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Routier Perrinet Gressart: Joan of Arc’s Penultimate Enemy

Even my English medievalist colleagues, however reluctantly, must admit that Joan of Arc played a significant role in the Hundred Years War.

Joan of Arc Museum opens in France

Those interested in the story of Joan of Arc have a new destination – Rouen, where the Joan of Arc History Centre opened last month, making use of a 15th century Archbishop’s palace that played a role in history of the Maid of Orléans.

Joan of Arc, a medieval Antigone and a (post-) modern myth?

Let’s admit, first of all, that it would certainly be, abusive to read the motive of Antigone tout court in the ambivalent character of Joan of Arc, although Steiner approaches the two figures by the…

Ten Medieval Warrior Women

While Joan of Arc is well-known as a woman who was involved in medieval warfare, there are many more examples of women who took up arms or commanded armies during the Middle Ages.

BOOKS:Medieval Celebrities!

They may not have won any Oscars, but they were definitely medieval celebrities! Here are some great reads about some of the most famous faces of the Middle Ages

The Privileging of Visio over Vox in the Mystical Experiences of Hildegard of Bingen and Joan of Arc

Even
 though
 medieval
 women
 mystics
 have
 enjoyed
 increased
 attention
 in
 recent
 scholarly
 discussion,
 a
 topic
 that
 still
 has
 not
 been
 tackled
 is
 the
 possible
 difference
 between
 seeing
 a
 vision
 and
 hearing
 a
 voice
 during
 a
 mystical
 experience


Gender Transgression as Heresy: The Trial of Joan of Arc

This paper aims to take the trial of Joan of Arc seriously by arguing that Joan really was a heretic because she was different from orthodox Christians in that she transgressed traditional gender roles.

Myths and mandrakes

Others, however, began to wonder whether the possession of roots might not bring them success in other areas as well—wealth, popularity, or the power to control their own and other people’s destinies, and took to wearing them as good luck charms.

Is truth more interesting than fiction? The conflict between veracity and dramatic impact in historical fiction

I do not wish to enlist, on either side, in the battle between historians and novelists. What I would like is to suggest a foray which may at first glance seem a minor skirmish, but which may significantly affect the way in which a writer portrays people who once lived, particularly famous people.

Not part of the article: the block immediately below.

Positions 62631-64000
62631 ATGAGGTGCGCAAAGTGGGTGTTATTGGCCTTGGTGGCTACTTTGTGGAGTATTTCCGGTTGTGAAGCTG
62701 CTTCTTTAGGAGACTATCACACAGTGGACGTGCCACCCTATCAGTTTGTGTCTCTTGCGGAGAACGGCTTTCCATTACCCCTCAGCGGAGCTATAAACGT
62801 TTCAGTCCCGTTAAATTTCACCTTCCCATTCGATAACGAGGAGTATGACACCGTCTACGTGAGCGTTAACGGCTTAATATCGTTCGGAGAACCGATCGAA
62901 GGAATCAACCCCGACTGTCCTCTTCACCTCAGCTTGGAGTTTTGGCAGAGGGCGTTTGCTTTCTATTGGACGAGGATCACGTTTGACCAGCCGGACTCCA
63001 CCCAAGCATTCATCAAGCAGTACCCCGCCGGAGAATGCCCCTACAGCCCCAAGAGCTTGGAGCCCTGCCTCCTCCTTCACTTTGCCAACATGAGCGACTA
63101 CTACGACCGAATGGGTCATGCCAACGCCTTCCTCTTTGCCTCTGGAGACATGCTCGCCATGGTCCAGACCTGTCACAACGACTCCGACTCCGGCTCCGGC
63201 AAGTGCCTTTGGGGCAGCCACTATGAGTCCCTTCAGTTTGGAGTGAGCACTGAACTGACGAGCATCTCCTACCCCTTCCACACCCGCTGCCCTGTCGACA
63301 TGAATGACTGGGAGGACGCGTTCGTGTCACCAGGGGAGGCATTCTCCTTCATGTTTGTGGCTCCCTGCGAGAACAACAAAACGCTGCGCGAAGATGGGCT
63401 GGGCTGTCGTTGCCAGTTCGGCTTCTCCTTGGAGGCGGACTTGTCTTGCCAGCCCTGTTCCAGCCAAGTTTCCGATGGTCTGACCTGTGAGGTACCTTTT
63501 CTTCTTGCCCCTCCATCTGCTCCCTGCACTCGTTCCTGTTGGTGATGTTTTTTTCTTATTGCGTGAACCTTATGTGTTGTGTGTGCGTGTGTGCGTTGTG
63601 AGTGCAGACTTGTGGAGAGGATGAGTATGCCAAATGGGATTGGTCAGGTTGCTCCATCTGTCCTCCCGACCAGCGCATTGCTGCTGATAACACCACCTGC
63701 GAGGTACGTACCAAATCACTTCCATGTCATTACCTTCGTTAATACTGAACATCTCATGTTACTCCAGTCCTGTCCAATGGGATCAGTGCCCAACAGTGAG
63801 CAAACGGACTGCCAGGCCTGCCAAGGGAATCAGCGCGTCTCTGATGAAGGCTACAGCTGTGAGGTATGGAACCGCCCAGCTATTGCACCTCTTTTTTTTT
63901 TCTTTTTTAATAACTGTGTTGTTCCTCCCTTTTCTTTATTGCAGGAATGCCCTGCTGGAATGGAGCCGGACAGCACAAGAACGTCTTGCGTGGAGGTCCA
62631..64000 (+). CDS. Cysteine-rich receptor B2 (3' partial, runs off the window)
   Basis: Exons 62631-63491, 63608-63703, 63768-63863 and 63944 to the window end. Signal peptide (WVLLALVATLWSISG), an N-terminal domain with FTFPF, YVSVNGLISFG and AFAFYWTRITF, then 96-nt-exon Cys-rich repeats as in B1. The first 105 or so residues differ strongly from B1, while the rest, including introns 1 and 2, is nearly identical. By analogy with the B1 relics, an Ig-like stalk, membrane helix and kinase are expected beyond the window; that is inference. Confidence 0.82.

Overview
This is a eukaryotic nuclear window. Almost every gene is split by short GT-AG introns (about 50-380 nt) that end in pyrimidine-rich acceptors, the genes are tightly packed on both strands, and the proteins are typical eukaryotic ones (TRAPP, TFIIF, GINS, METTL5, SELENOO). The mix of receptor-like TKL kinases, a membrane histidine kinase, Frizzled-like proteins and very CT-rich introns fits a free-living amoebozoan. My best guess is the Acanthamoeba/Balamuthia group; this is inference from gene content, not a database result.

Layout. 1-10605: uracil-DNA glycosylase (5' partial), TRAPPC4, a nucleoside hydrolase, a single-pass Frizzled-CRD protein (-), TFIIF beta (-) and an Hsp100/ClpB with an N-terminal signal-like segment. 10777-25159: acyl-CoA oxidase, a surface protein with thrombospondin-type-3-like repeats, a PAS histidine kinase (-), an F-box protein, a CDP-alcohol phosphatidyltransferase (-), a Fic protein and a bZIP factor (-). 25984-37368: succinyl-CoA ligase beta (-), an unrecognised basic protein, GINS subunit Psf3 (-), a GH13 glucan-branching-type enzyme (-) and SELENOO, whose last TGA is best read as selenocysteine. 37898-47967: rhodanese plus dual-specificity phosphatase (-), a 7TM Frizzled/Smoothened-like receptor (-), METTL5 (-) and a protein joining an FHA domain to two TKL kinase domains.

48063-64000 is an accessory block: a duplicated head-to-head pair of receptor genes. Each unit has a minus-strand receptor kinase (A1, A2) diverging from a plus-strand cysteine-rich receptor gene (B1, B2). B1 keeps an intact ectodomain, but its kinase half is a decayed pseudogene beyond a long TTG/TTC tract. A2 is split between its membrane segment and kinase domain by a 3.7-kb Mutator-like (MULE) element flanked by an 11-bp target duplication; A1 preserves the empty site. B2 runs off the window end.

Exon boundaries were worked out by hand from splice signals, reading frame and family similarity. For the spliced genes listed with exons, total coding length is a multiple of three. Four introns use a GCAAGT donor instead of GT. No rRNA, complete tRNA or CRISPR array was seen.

Joan of Arc: Christian Heretic, Christian Saint

Joan of Arc was the French hero of the Hundred Years War and the catalyst who tipped the war in favor of the French after a series of disheartening English victories.

Hugh Kennedy of Ardstinchar: Joan of Arc’s Scottish Captain

Priest, soldier, pillager, diplomat, counsellor to kings, Archdeacon of St Andrews… and mentioned in the birth of Scottish golf. You couldn’t make this man up.

An introduction to the investigation into the mental health of female medieval mystics

While the Medieval ascription to madness is known, in the light of recent psychological and medical insights, I will explore alternative explanations for the extreme behaviour of devout women in the Middle Ages.

France’s Jehanne: The 15th Century Heroine in Truth and Fiction

Jehanne bends her legs and arms, holding them close to her chest like a small child, trying hopelessly to find warmth on the cold, damp floor of her prison cell. Sitting only feet away from her body, outside the bars of her tiny cage, two guards argue over  whose task it is to watch over her throughout the night. Their loud shouts echo against the tower’s stone walls and follow the stairs to the wet, deserted ground. She extends her arms around her head in an effort to drown out their foul noise from her head and hopefully alleviate her nose from the rank odor of putrefied air.

The ‘relics of Joan of Arc’: A forensic multidisciplinary analysis

Under the authority of the Association des Amis du Vieux Chinon and the Archbishop of Tours (curator of the remains), a scientific analysis was recently performed on the so-called ‘relics of Joan of Arc’, which reside in Chinon (in central France).

Joan of Arc, creative psychopath: is there another explanation?

Many of these facts can be explained by the hypothesis that Joan of Arc suffered from tuberculosis with a temporal lobe tuberculoma and tuberculous pericarditis.

Teaching Knighthood and the Late Medieval Battlefield using the Knights of The Messenger

Teaching Knighthood and the Late Medieval Battlefield using the Knights of The Messenger By Matthieu Chan Tsin The Once and Future Classroom, Vol.7:1 (2009) Introduction: When Luc Besson and Sony released The Messenger in 1999, movie reviewers were quick to judge the director’s version of Joan of Arc’s story as historically inaccurate. However, the same […]

The Use of Gunpowder Weaponry by and Against Joan of Arc During the Hundred Years War

This article explores the possibility of a link between Joan of Arc and evolution of gunpowder weaponry during the Hundred Years War, a thesis for which there is some evidence.

‘An Entirely Masculine Activity’? Women and War in the High and Late Middle Ages Reconsidered

What if women did play a more significant part in military history than traditionally has been assumed?

The Schizophrenia of Joan of Arc

A great many of the tragedies of the past must have been caused by mental disease which was undetected and misunderstood. Such a case may well have been that of Joan of Arc.

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